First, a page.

by , 08/22/07

airwash, waterless washer, waterless appliances, green appliances, green washer, eco washer, index awards 2007

While the concept of dry-cleaning isn’t foreign, a waterless (and detergentless!) home washing machine sure sounds too good to be true for the green-minded consumer. Enter Airwash, the “waterless washing machine for the home of 2020,” one of the winners of the recent INDEX Awards: Design To Improve Life Competition. Innovative in both form and function, the design was submitted by two students from Singapore, Gabriel Tan & Wendy Chua, after it won the prestigious ElectroLux Design Lab Award back in 2005. Using negative ions, compressed air and deodorants to clean clothes, the gracefully shaped and eco-friendly appliances will have your whites whiter and colors brighter in a matter of minutes.

airwash, waterless washer, waterless appliances, green appliances, green washer, eco washer, index awards 2007

Airwash’s form was inspired by the waterfall, which may seem ironic giving the lack of water the machine requires. Airwash can be used for cleaning garments of all kinds, even delicates fabrics, making conventional dry cleaning obsolete. The result is a beautifully designed and very green appliances that takes a forward-thinking and sustainable approach to a mundane daily task.

+ Airwash

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  1. grace joshua March 26, 2012 at 7:58 am

    i have a washing machine that is air wash (deodorization & sterilization) i tried it once with my husband suit it was clean but i spray the deodorizarion on the suit.befor i airwash it came out clean

  2. laundry_man November 1, 2009 at 7:12 pm

    It’s interesting that these days hardly anyone ever asks if something works or not. It is a very interesting concept, but most of these neat-sounding ideas seem to get grabbed by giant corporations and they don’t every do anything with them.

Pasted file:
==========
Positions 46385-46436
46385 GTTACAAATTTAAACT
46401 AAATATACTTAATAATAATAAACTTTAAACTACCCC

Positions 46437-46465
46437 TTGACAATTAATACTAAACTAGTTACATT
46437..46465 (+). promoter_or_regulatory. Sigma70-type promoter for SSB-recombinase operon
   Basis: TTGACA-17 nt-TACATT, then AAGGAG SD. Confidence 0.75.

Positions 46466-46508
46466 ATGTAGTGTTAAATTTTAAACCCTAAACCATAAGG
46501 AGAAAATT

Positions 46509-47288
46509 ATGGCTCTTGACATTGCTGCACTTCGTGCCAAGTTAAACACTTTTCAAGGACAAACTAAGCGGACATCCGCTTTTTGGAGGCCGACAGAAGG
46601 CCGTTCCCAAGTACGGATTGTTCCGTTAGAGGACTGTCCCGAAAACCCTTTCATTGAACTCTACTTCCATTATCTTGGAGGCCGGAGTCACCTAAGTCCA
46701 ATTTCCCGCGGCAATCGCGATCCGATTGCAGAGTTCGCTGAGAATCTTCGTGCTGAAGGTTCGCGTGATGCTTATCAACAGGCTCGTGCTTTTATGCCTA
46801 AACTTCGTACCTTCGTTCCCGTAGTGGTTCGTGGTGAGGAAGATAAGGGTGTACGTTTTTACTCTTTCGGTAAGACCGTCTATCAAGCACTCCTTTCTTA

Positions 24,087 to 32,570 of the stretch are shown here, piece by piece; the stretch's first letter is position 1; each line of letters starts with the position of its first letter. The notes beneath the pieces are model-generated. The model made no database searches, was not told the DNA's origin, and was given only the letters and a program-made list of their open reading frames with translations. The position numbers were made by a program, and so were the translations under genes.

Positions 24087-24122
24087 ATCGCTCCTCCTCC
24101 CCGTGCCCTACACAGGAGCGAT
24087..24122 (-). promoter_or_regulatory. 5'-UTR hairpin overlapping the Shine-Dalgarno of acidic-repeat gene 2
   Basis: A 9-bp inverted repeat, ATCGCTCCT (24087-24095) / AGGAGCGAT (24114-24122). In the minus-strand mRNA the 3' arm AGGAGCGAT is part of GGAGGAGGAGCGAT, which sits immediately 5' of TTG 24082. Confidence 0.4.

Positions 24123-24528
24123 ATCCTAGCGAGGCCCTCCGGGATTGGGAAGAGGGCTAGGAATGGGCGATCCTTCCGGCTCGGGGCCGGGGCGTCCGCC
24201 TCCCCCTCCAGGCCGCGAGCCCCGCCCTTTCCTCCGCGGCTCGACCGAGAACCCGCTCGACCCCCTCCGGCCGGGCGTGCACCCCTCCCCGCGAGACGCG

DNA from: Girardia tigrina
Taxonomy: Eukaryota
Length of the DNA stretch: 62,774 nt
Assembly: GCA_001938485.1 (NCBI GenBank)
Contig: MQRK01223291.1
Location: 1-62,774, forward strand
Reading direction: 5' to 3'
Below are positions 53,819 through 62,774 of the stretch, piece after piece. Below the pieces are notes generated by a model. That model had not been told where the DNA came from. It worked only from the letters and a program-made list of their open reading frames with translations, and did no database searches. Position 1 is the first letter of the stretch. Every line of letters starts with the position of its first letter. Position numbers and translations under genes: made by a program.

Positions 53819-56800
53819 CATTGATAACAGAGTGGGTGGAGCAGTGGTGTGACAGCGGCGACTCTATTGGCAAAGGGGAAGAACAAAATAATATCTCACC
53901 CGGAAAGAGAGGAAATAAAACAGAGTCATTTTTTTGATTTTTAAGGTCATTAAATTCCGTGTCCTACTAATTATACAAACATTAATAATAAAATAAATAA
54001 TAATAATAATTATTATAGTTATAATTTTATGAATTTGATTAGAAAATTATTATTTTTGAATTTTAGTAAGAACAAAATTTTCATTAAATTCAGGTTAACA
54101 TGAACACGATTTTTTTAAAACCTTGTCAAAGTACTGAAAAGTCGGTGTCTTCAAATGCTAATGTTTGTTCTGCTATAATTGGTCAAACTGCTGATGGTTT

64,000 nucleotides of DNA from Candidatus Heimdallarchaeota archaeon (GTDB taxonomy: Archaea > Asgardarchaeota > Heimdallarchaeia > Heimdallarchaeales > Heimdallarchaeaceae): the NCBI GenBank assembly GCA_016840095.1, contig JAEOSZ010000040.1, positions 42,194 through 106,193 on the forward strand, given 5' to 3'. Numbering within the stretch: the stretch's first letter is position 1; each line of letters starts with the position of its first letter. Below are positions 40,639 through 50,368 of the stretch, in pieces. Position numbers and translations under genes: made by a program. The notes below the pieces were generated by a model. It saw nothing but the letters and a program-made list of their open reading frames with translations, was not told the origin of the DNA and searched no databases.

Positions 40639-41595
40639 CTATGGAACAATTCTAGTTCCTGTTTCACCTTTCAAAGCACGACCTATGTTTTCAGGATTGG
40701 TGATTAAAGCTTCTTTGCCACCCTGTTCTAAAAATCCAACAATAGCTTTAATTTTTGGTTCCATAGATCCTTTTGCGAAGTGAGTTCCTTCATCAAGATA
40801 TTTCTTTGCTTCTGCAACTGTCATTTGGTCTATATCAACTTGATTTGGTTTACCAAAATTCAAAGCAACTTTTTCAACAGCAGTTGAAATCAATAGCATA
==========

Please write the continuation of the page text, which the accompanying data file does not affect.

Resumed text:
3. nathan_cop March 29, 2008 at 12:48 pm

    I want to know the price of the waterless washing machine

  4. tototu March 8, 2008 at 11:24 am

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  5. Moom August 27, 2007 at 4:29 am

    Yeah, I remember this the first time around. And now two years on, and I’m still not seeing any independent verification that the thing works – or anyone wanting to bring it to market. I’ll hold off buying one until I see the Which? report, thanks. Right now, all this is is a couple of students resubmitting a competition entry to a different competition, and winning. Well, good for them.

  6. jim August 26, 2007 at 12:42 pm

    and how about all that ozone that the ionizer will be producing? Possibly the least green product idea I’ve seen in a long time.

  7. » ... August 25, 2007 at 12:06 pm

    […] INDEX-Awards [Via Inhabitat] […]

  8. clara August 24, 2007 at 12:22 pm

    No washing machine (well, at least for now) is able to handle stubborn stains which will still require some pre-soaking or pre-treatment.

  9. Christopher P. August 23, 2007 at 3:33 pm

    How does it get out organic stains ( peanut butter, coffee, ketchup, tea, bicycle chain oil, sweat, blood, tears)? And it appears to be capable of only one garment at a time… efficient is that?

  10. David August 23, 2007 at 2:33 pm

    does this mean that you have to wash the clothes individually?

  11. Androo August 23, 2007 at 11:50 am

    I wonder if it works on ketchup stains.

    Sounds great, but I’m always a bit wary of abstract concepts like these. I wonder what the energy consumption is like.

  12. Ben N August 23, 2007 at 11:32 am

    So it will freshen clothes up, but it won’t get that tahini stain out of my tie…we’ll probably see this in hotels before homes.

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